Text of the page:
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One of the reasons I got into politics was I was very concerned that Clondalkin was getting left behind in terms of infrastructure. We were looking at Tallaght emerging as almost a new city (whereas) in Clondalkin all we could see was housing coming up all around. I got involved in lobbying for a range of sporting, community and educational facilities. Not everything I looked for we got, but certainly the infrastructure has improved, with many new sporting developments, a new community centre, swimming pool, new school facilities, rail station.... I can see a tangible benefit on the ground. Ideally, what’s the first thing you would change – be it local, national or global - if you could get everyone to agree? Climate change for example? The developed world, even in these difficult times, needs to be very conscious that there is a continent where a high number of countries are experiencing a high degree of poverty. I’d love to be able to bring world leaders together to make significant change. (Minister Curran recently visited southern Africa and witnessed extreme poverty). Have you got a five-year plan? I haven’t got a long-term plan. I’m very focused on the work in front of me and the budgetary situation. I need to make sure that the Programmes I’m supporting are providing frontline services effectively and efficiently… I’m very concerned that there’s a new National Drugs Strategy to be completed. I have a reduced budget, the Programmes I support have a meaningful impact on marginalised communities around the country and I want to make sure that the money we’re spending continues to support those front-line services as far as possible in these difficult times. What was the toughest day, week or month you’ve put down as a politician? Personally, being blunt and honest, the worst day I ever had was the day the issue of the medical cards for the over-70s emerged. There’s no question that caused huge concern and anxiety. Do you expect to be in politics in five years time? I have severed my links from business completely, this is my full-time job, I’m a full-time politician. (Minister Curran was self-employed for 20 years in an audio-visual company). And who are your heroes? Most of my heroes are people I’ve met: Ronnie Delaney, Eamon Coughlan, Kenny Egan, Mother Theresa. (In politics, again applying the guideline that they had to be people he has met, his heroes include): JFK, John McCain, Jack Lynch, Alan Dukes and John Hume.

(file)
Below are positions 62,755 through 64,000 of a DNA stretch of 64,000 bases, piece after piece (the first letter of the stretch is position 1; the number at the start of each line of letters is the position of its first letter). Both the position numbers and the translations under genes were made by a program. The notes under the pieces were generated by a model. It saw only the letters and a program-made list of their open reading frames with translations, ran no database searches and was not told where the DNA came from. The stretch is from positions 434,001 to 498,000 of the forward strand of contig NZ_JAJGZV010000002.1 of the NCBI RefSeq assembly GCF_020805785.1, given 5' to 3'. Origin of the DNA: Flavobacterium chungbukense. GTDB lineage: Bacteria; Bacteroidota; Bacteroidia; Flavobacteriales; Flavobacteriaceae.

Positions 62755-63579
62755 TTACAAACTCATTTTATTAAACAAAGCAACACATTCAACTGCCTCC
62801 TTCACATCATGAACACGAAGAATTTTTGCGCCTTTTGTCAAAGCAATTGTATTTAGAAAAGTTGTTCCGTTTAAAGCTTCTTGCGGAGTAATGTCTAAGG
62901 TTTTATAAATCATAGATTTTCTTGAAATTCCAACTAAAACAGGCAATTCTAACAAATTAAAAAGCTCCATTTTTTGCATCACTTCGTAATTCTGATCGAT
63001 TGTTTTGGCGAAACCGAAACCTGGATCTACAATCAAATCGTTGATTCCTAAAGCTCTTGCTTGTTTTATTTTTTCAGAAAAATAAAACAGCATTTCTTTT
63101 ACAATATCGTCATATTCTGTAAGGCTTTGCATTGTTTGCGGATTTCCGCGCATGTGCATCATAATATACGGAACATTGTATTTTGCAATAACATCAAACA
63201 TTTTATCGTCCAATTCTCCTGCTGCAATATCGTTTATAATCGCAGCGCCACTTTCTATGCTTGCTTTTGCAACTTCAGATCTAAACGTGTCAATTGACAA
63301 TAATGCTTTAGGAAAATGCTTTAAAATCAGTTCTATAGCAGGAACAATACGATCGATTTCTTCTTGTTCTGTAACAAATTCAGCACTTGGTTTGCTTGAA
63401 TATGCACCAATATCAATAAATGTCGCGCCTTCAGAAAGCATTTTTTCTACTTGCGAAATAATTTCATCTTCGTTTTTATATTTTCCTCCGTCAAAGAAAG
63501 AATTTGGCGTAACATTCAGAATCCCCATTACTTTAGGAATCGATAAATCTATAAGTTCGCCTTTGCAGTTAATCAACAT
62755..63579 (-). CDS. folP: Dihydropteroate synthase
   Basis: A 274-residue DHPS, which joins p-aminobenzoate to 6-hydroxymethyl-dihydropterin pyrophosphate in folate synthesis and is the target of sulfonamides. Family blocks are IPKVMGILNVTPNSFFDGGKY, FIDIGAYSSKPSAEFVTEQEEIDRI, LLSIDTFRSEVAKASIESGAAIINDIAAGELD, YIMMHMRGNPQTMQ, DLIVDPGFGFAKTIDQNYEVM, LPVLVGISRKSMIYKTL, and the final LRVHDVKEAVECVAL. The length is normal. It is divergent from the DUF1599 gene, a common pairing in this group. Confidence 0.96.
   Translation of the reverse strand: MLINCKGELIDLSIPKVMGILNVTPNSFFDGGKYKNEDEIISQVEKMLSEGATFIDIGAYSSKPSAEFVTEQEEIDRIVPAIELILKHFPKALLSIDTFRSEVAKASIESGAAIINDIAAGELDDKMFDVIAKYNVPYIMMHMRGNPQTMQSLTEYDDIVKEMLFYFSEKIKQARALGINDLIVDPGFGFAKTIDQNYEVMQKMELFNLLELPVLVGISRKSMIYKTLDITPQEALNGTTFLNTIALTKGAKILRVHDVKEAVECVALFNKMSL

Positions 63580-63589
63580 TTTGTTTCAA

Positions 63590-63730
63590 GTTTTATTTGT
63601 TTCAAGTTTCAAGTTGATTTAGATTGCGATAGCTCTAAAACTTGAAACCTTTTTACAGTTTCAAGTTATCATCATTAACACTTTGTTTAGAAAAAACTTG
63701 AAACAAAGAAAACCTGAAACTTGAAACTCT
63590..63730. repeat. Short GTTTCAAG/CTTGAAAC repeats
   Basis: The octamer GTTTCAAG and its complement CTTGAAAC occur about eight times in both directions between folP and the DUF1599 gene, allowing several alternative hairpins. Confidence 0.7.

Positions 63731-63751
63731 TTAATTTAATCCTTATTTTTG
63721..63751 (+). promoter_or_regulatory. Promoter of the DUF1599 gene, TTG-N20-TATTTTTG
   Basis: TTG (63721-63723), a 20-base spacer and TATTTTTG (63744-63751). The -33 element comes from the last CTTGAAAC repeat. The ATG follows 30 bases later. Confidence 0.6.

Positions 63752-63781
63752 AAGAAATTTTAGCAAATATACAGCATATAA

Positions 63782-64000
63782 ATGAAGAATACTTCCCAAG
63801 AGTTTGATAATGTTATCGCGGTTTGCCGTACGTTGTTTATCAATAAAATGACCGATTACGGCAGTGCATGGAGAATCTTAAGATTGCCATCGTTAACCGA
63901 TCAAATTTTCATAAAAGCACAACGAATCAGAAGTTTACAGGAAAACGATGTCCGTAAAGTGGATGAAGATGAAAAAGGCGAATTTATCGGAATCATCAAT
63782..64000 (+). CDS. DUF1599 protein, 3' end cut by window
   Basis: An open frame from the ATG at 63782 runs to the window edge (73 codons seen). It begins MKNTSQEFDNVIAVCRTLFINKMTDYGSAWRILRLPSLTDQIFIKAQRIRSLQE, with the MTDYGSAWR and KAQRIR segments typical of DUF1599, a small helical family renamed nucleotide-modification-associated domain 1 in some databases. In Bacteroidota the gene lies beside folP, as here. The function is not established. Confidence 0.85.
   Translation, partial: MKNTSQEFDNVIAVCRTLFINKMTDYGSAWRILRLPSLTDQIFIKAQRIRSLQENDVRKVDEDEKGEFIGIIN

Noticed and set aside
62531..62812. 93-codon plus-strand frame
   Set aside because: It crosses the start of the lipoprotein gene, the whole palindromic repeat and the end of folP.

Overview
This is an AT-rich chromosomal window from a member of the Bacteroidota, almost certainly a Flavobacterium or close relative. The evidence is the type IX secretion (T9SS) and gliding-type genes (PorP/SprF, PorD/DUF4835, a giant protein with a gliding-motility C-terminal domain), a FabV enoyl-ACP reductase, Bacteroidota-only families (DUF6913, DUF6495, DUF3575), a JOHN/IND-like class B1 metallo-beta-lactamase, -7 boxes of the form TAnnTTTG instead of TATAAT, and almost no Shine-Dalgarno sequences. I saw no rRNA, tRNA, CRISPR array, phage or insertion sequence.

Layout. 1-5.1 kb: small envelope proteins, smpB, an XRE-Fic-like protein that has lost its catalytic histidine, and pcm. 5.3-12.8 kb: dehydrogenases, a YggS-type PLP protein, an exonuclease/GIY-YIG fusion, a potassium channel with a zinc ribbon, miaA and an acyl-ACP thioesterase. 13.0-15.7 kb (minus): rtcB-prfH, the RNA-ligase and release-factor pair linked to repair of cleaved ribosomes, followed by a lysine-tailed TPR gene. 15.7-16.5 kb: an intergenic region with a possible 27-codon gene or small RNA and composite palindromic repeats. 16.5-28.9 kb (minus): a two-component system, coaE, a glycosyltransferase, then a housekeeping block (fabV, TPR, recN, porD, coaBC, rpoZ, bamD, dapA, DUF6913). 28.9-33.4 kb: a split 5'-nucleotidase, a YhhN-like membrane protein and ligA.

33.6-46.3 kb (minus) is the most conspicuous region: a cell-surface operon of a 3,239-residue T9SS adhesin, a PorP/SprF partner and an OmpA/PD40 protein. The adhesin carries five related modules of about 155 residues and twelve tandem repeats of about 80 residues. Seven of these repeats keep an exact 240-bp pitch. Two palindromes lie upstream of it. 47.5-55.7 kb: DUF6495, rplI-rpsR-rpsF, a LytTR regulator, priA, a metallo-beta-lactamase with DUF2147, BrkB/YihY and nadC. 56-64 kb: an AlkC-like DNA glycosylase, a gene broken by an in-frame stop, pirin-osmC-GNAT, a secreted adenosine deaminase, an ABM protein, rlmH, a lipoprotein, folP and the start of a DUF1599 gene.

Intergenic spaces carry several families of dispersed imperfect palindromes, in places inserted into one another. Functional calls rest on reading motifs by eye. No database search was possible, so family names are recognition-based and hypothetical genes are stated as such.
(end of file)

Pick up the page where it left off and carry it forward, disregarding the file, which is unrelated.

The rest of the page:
relative poverty hurts children most

Profile for CHANGING IRELAND

CHANGING IRELAND ISSUE 28  

Hot in Issue 28: The Participation Issue - Over 750 join new Travellers’ forum/ Obama - he’s one of us!/ Primary health care in Donegal/ Min...

CHANGING IRELAND ISSUE 28  

Hot in Issue 28: The Participation Issue - Over 750 join new Travellers’ forum/ Obama - he’s one of us!/ Primary health care in Donegal/ Min...